Residual Se in the crop at H2 and H3

No 77SeFert could be detected in the first rotation crop (maize) at H2 or the second wheat crop at H3. Thus, within analytical error, all the Se measured in all parts of the maize (grain, husk, leaf, and stem) and wheat (straw, chaff, and grain) was soil-derived. This is consistent with the observation that the major proportion of 77SeFert remaining in the soil had become organically bound (TMAH-extractable) and was unavailable for plant uptake. The TMAH extraction follows extraction with phosphate which should have dissolved ‘adsorbed’ forms of Se. Whatever 77SeFert was still available in the soluble and adsorbed fractions was at too low a concentration to measurably contribute to plant uptake. The negligible recovery of residual Se in the following crops is consistent with other investigations. Mathers et al. (2017) observed a negligible amount of residual Se in follow-up crops in his experiment on 77Se application to winter wheat at sites in the UK with 10 g ha−1 SeVI applications. Stroud et al. (2010b) reported that no significant difference was found in Se concentration of wheat grain from control plots compared to those that were previously treated with 10 or 20 g ha−1 of Se as Na2SeO4. Similarly, Gupta et al. (1993) also reported no effect of residual Se on barley grain Se content in Canada with applications at three different rates (10, 20, and 40 g ha−1) of SeIV and SeVI, respectively. Chilimba et al. (2012b) reported a very small recovery (0.78% and 2%) of isotopically labelled residual 74Se in maize grain at two different field sites in Malawi, treated with 10 g ha−1 74SeVI the previous year. In addition, Wang et al. (2017) also reported a 77.9% and 91.2% reduction in Se concentration in wheat and maize grain from plots, which were treated with 30 and 60 g ha−1 of Se in previous cropping season in China. Almost all previous studies suggest that, regardless of soil type, virtually all applied Se retained by topsoil is rendered unavailable for uptake by the time of a second crop.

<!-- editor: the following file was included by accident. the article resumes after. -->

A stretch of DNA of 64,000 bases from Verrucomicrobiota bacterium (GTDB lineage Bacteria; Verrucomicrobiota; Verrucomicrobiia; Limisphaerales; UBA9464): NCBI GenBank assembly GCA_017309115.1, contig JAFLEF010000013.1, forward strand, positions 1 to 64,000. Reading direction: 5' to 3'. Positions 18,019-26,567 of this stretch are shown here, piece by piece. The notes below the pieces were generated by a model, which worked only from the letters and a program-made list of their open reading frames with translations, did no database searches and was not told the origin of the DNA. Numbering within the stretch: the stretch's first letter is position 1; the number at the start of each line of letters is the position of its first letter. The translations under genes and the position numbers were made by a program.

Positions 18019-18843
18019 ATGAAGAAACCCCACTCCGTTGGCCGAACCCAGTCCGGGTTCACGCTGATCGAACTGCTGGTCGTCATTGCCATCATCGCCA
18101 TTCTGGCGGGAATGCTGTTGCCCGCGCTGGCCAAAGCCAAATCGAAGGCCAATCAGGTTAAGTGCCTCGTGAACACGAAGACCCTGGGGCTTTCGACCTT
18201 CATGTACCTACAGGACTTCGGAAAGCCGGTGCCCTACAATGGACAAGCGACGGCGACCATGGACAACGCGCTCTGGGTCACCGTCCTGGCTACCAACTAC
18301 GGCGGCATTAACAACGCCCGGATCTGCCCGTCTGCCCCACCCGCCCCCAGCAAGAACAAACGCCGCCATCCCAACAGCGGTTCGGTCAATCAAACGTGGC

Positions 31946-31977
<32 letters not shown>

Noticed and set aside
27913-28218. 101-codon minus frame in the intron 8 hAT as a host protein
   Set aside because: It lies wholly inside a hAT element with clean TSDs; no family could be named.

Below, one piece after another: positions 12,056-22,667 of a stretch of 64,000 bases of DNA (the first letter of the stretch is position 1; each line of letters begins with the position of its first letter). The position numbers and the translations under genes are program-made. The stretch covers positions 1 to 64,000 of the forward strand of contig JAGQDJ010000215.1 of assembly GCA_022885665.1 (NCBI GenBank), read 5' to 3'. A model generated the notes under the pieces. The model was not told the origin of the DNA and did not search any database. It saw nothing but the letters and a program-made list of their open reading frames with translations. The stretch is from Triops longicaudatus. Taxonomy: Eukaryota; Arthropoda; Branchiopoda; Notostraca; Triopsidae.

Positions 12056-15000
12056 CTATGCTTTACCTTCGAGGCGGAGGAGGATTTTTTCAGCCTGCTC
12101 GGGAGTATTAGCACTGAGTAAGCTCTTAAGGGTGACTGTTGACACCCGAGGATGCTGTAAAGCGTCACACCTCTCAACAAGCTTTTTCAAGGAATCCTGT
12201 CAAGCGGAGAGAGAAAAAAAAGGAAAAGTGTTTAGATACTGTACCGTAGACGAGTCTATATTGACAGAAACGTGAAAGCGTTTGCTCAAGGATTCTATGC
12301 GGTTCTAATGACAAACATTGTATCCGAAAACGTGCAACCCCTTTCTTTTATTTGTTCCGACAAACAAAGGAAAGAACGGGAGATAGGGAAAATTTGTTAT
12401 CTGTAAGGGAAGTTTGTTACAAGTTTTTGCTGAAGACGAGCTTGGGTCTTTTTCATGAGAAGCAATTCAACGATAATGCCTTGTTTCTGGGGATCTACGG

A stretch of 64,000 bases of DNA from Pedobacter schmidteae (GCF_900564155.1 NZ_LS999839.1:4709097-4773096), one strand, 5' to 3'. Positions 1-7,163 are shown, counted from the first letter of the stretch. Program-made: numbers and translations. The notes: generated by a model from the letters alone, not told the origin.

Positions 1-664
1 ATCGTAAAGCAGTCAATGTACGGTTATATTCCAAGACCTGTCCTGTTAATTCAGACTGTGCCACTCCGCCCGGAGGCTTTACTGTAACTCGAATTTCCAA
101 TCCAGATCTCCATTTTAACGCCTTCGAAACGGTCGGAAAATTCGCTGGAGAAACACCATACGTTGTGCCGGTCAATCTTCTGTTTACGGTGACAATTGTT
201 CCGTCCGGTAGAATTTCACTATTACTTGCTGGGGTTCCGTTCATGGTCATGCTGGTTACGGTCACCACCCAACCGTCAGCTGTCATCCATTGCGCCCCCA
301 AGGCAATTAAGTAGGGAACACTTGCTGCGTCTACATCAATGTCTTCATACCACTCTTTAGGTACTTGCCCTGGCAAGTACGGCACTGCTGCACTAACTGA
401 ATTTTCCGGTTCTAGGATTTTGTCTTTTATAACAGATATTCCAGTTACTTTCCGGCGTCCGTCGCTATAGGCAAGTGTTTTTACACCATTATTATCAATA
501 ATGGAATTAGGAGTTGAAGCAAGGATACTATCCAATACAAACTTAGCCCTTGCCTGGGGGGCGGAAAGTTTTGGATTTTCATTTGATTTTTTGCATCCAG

Both species of 77SeFert (SeIV and SeVI) at application rates of 10 and 20 g ha−1 increased Se concentration in a wheat crop. However, SeVI was more efficient in increasing wheat grain Se at H1 and produced 33–40% greater recovery compared to SeIV. A single application of 20 g ha−1 SeVI increased Se concentration in wheat grain to 135 µg kg−1 compared to an extremely low Se concentration of 1.42 µg kg−1 from control plots. Considering an average per-capita wheat consumption of 350 g day−1 in Pakistan, 20 g ha−1 SeVI would provide c. 47 µg person−1 day−1 of dietary Se, which would be enough to avoid Se deficiency in the Gilgit-Baltistan population. There was no 77SeFert detected in subsequent harvests: H2 (maize) and H3 (wheat) crops suggesting continued annual applications of SeFert would be required to sustain viable biofortification.

On average, 71.1 ± 16.9% of 77SeFert was lost from the soil at the time of final soil sampling (H3-July 2019). There was no evidence of 77SeFert assimilation into a recalcitrant mineral phase within the timescale of the trial despite clear evidence of native recalcitrant Se. However, the 77SeFert which remained in soil after every harvest was largely (≥ 90%) present in an organically bound form (TMAH extractable) which rendered it completely unavailable for plant uptake so that 77SeFert was not detected in H2 and H3 crops. Therefore, it is clear that Se application to crops in every growing season would be required to obtain an increased concentration of Se in crops. Further research is required to more fully assess (1) the effect of Se lost from the soil on water quality immediately following application and (first) irrigation and (2) any longer-term residual effects from repeated applications as the capacity of these soils to continue fixing Se into organic forms is unknown.